D. No Right Intention: Apartheid raised black living standards to Highest in Africa: ―Most people overseas were still under the impression that the policy of separate development was aimed at keeping the Bantu down. They did not realise that the policy was aimed at uplifting them.‖ – R.J. Stratford, Former Opposition MP, 30 ―Until I have found an alternative policy which would do greater justice to all concerned – and I cannot – I do not propose to criticise South Africa‘s policy.‖ – Sir Carl Berendson, New Zealand Ambassador, after a two months tour of South Africa 31 ―Apartheid is conceived of by the government of South Africa as a ‗separate and parallel‘ development, and to implement it the government is creating Bantu states, where complete self-government will be not only permitted but encouraged, after a period of transition. The ultimate objective will be a dual commonwealth in which the Bantustans will be constituent units… Self government is to be developed on the basis of tribal traditions, the objective being full democracy, but in the form most readily assimilated by the African…‖ – Clarence B. Randall, advisor to President Kennedy32


Yosef Lapide, a journalist for the Tel Aviv newspaper Ma’Ariv‘s wrote: Well, the so called liberated African states are, with a few exceptions, a bad joke and an insult to human dignity. They are run by a bunch of corrupt rulers, some of whom, Like Idi Amin of Uganda, are mad according to all the rules of psychiatry. I feel unburdened

27 29 30 1964-01-10: ICJ: Counter-Memorial of Gov. of SA (Book I-IV), p 493: The Pretoria News, 1963, p.1; from: SOUTH-WEST AFRICA (Ethiopia v. South Africa; Liberia v. South Africa) [ICJ:] 31 1964-01-10: ICJ: (Book I-IV), p. 494: The Evening Post (New Zealand), 4 Dec 1962; Ibid ( 32 1964-01-10: ICJ: (Book I-IV), p. 494: South Africa Needs Time, Atlantic Monthly, May 1963 Ibid ( 28

when I say this; I wanted to say this all these years, and all these years I had the feeling that we fool the public when, for reasons of diplomacy, we do not tell them that the majority of black African states are one nauseating mess. The lowliest of Negroes in South Africa has more civil rights than the greatest Soviet author. The most oppressed negro in South Africa has more to eat than millions of Africans in ―Liberated‖ countries. The people advocating ―progress‖, who were so worried about the rights of the majority in South Africa, have never raised their voices for the majority in Hungary or in Cuba, in Red China or in Egypt. In half a dozen statesincluding Ethiopia-thousands of persons die every day of hunger, while the rulers travel by Cadillac and steal food that is being sent to aid their subjects. Only in the sick minds of ―progressives‖ do the babies die of starvation with a smile on their lips, because the ruler who starves them to death has a black skin. 33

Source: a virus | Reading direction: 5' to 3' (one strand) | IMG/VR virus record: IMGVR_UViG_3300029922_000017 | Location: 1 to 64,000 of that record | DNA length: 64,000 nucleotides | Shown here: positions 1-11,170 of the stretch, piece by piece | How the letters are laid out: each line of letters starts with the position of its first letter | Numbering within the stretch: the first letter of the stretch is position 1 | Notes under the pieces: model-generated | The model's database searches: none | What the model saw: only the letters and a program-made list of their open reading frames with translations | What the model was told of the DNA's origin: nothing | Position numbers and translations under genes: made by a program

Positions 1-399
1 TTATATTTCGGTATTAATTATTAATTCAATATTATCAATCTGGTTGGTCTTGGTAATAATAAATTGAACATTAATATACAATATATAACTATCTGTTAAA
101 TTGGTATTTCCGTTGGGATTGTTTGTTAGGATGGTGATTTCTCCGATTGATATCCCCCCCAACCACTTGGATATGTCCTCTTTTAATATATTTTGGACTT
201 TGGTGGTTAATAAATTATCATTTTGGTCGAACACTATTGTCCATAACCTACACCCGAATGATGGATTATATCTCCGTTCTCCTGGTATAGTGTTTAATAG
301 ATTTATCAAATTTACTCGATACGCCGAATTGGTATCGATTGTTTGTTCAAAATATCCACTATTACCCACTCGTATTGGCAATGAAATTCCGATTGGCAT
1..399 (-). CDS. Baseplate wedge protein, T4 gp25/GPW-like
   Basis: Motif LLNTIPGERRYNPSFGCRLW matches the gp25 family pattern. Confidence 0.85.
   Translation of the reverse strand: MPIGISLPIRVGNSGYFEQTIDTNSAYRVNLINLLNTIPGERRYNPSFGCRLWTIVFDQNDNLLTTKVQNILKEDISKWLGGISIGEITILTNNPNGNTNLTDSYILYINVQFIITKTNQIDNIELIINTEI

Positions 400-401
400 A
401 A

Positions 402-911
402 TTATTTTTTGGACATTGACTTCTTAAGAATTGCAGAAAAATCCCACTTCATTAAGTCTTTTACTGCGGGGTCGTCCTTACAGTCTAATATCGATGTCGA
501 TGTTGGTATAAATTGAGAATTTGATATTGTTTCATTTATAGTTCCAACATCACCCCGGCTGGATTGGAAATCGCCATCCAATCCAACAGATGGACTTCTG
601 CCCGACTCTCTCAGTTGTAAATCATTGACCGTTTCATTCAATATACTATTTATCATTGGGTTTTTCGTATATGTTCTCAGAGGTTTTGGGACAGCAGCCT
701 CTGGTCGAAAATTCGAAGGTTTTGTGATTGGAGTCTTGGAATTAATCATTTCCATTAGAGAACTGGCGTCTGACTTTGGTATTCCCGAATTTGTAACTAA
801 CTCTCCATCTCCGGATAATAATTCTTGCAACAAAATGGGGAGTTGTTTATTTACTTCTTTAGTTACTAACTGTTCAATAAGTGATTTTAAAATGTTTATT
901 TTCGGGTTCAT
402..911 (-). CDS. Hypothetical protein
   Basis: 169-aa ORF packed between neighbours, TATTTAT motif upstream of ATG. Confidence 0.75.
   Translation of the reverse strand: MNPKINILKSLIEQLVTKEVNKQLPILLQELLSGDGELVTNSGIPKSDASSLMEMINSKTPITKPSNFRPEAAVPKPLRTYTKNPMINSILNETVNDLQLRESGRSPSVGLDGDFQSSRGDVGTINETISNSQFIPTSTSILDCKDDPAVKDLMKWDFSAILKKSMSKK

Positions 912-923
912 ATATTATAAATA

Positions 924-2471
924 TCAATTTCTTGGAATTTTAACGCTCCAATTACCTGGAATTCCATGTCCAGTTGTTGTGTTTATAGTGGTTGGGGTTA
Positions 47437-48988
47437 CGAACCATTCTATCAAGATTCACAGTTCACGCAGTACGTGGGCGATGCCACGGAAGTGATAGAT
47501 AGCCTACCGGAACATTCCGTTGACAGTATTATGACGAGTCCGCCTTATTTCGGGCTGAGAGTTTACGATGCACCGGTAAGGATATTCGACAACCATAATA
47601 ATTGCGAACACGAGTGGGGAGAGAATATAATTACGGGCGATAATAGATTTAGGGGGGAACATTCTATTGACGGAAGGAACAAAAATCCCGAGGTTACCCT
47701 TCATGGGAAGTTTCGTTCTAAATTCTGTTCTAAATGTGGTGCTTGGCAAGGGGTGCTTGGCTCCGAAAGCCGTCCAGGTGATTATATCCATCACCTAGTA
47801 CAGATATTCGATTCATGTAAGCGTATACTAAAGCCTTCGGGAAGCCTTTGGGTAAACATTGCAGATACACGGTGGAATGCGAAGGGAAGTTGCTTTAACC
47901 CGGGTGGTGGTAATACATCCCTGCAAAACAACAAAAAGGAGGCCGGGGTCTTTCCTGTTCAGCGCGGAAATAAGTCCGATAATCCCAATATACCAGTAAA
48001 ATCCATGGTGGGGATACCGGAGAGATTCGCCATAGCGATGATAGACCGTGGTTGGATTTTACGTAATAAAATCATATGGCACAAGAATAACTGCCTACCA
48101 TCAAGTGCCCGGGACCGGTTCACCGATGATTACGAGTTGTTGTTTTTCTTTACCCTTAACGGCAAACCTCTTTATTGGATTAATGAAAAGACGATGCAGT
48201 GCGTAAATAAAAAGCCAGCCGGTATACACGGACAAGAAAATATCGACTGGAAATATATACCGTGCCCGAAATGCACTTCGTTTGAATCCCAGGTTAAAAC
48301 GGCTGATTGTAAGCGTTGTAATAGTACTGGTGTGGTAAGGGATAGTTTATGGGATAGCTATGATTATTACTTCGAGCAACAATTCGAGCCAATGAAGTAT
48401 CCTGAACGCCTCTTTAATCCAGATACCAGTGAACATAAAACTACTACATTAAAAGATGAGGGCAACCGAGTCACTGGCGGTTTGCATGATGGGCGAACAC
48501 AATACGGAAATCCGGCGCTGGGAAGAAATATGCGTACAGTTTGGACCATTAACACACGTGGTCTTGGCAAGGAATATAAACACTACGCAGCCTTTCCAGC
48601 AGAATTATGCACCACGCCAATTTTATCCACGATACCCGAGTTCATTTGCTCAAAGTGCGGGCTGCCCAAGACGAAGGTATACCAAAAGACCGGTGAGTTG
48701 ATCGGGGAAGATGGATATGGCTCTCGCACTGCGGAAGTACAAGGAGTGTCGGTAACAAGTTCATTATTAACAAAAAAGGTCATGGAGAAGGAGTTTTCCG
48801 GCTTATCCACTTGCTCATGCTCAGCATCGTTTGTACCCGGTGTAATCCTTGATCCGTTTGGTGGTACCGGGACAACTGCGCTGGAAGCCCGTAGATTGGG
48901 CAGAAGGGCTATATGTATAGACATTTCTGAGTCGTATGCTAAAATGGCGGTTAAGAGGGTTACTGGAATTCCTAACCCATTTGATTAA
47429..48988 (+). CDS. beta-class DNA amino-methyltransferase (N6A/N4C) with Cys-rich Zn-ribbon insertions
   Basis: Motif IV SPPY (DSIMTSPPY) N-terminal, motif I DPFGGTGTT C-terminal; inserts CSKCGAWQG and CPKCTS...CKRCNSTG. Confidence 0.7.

Although Verwoerd‘s Apartheid ―launched the greatest programme of socio-economic upliftment for non-whites that South Africa had ever seen,‖34 which raised poor blacks living standards to the highest in Africa35, granting them greater self-determination under Afrikaners36, than other minority black tribes in Africa enjoyed under majority black rule. This did not sit well with the OAU, who founded the OAU Liberation Committee, to assist in ―forging an international consensus against apartheid.‖37 It claims it was devoted to eradicating all traces of colonialism to benefit Africans ‗self determination‘; but it ―rejected post-independence claims to self-determination in Biafra, Katanga, southern Sudan, Shaba and Eritrea‖ 38, and the Sahrawi people‘s right to self determination39. The OAU‘s collective effort to rid Africa of apartheid meant it ―played an influential role in the UN to ensure an arms embargo, economic sanctions, condemnation of South Africa‘s main trade partners and the non-recognition of the ―homelands‖.‖40 (own emphasis)


In 1961, then foreign minister of SA, Eric Louw presented to the UN a factual comparison of the living conditions of blacks in South Africa compared to other African states. He proved that Blacks in SA had a higher per capita income, better